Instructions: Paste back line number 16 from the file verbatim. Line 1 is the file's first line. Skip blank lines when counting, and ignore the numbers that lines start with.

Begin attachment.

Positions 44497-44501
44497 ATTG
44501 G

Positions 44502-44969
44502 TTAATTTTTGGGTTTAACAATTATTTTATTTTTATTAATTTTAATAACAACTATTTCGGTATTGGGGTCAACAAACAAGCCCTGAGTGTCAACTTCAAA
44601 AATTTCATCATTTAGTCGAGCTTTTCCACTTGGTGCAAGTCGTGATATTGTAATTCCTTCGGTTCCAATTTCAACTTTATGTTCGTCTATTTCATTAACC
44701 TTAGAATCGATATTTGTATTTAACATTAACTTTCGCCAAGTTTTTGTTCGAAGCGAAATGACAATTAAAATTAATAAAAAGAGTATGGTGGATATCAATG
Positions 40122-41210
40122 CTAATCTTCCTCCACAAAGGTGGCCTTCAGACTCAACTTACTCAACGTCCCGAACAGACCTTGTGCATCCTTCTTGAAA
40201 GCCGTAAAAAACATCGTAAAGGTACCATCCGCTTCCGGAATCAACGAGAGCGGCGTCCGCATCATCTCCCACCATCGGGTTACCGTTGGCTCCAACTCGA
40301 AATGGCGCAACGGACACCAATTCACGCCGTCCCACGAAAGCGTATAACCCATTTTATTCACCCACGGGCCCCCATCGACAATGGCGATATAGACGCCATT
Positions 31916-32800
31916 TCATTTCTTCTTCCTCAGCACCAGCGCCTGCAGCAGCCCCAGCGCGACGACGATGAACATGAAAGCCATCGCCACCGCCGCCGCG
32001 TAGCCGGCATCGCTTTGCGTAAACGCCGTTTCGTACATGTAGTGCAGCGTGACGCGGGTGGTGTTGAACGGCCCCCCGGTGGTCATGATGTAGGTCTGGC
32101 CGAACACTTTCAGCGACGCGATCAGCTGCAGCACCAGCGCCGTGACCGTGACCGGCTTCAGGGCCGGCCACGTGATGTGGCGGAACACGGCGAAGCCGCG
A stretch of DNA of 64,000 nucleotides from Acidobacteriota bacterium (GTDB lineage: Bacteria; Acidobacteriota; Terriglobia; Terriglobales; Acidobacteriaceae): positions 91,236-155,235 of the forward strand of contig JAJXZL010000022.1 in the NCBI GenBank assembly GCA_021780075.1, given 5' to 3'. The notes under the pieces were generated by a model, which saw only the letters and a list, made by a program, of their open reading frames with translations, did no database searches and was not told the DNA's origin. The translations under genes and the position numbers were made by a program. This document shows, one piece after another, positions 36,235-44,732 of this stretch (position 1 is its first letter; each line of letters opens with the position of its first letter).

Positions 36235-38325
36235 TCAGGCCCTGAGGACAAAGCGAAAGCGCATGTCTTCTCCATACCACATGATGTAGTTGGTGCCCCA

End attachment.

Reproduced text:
A stretch of DNA of 64,000 nucleotides from Acidobacteriota bacterium (GTDB lineage: Bacteria; Acidobacteriota; Terriglobia; Terriglobales; Acidobacteriaceae): positions 91,236-155,235 of the forward strand of contig JAJXZL010000022.1 in the NCBI GenBank assembly GCA_021780075.1, given 5' to 3'. The notes under the pieces were generated by a model, which saw only the letters and a list, made by a program, of their open reading frames with translations, did no database searches and was not told the DNA's origin. The translations under genes and the position numbers were made by a program. This document shows, one piece after another, positions 36,235-44,732 of this stretch (position 1 is its first letter; each line of letters opens with the position of its first letter).